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Desertscaping: Past, Present and the Future

A panel on the history and practice of sustainable horticulture in the Coachella Valley and California’s desert regions. $15 (1.5 hrs)


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Full Details

The Pacific Horticulture Society and Modernism Week present a panel of experts on the history and practice of sustainable horticulture in the Coachella Valley and California desert regions. From pre-modern landscapes to the modernism-influenced contemporary gardens of Sunnylands, Palm Springs has long been a leader in arid climate landscape design. Climate appropriate desert gardening, or desertscaping, as it has become known, thrives within this rich local history, and because of the abundance of climate appropriate plants recently available from the nursery trade. While the sophisticated aesthetic of contemporary desertscaping has broad appeal, in the face of severe climate change impacts, desert adapted gardening techniques will become even more important for water retention during drought, habitat support for struggling migratory birds and other beneficial animals and carbon sequestration through smart planting and soil management. 

The panel will include: Pamela Berstler, Executive Director of the Pacific Horticulture Society and manager of G3, Green Gardens Group, an EPA WaterSense Partner and professional certifying organization;  Steven Keylon, landscape historian and the editor of Eden, the Journal of the California Garden & Landscape History Society;  Paul Ortega, providing landscape design services in the Coachella Valley, with a focus on the use of desert appropriate plants and other landscape materials; and, Clayton Tschudy, a biologist and the owner of CJT Ecologics, a design firm specializing in habitat and restoration landscape design.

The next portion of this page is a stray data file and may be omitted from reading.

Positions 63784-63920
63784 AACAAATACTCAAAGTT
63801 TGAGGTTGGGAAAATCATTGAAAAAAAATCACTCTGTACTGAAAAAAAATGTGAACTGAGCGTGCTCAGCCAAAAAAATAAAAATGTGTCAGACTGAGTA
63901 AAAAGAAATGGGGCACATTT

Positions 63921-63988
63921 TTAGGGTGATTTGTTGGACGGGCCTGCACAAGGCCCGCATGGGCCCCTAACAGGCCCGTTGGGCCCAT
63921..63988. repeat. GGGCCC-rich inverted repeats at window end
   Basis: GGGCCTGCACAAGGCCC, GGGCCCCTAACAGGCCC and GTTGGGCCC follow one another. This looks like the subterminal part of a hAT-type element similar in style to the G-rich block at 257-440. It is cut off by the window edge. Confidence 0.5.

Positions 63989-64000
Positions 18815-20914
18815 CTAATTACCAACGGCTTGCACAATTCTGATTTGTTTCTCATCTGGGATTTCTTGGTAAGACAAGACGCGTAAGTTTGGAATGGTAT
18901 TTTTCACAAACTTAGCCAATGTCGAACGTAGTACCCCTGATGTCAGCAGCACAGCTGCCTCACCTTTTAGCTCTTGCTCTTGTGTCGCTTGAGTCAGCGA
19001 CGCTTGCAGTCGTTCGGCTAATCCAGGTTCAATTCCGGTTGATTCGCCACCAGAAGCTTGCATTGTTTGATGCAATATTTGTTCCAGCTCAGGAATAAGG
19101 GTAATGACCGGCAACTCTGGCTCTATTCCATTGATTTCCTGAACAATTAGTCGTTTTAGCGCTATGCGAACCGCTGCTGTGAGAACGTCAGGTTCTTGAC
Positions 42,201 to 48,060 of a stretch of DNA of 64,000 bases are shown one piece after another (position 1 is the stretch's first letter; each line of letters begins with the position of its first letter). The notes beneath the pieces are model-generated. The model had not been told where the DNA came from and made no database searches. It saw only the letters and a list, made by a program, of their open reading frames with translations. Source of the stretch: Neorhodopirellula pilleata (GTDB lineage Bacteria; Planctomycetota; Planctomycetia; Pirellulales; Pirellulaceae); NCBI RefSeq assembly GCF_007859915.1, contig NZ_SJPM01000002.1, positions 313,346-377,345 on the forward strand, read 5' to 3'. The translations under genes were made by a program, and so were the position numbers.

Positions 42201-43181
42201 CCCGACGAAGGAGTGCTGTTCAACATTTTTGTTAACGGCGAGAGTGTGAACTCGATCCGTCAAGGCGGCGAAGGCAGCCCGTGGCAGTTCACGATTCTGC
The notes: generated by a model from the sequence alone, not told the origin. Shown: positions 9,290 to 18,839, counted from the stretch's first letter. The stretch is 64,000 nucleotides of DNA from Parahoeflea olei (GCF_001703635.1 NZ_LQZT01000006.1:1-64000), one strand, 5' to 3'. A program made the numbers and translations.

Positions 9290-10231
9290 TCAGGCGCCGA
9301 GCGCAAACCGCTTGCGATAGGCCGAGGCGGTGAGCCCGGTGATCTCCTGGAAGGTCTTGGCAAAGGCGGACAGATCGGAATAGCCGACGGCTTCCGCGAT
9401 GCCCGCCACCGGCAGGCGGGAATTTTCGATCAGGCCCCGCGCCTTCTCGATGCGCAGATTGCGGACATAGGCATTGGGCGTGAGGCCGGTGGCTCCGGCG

$15

Things to Know

This event is for all ages.
This event is wheelchair accessible.
The organizer of this event is Modernism Week

Event Check-in Location

Modernism Week CAMP Theater, 575 N Palm Canyon Drive, Palm Springs, CA 92262

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Photo Credits: Grace Miller House, Richard Neutra, architect, 1937. Julius Shulman photograph, courtesy Getty Research Institute., Alamy stock photo via Clayton Tschudy., Alamy stock photo via Clayton Tschudy.

 

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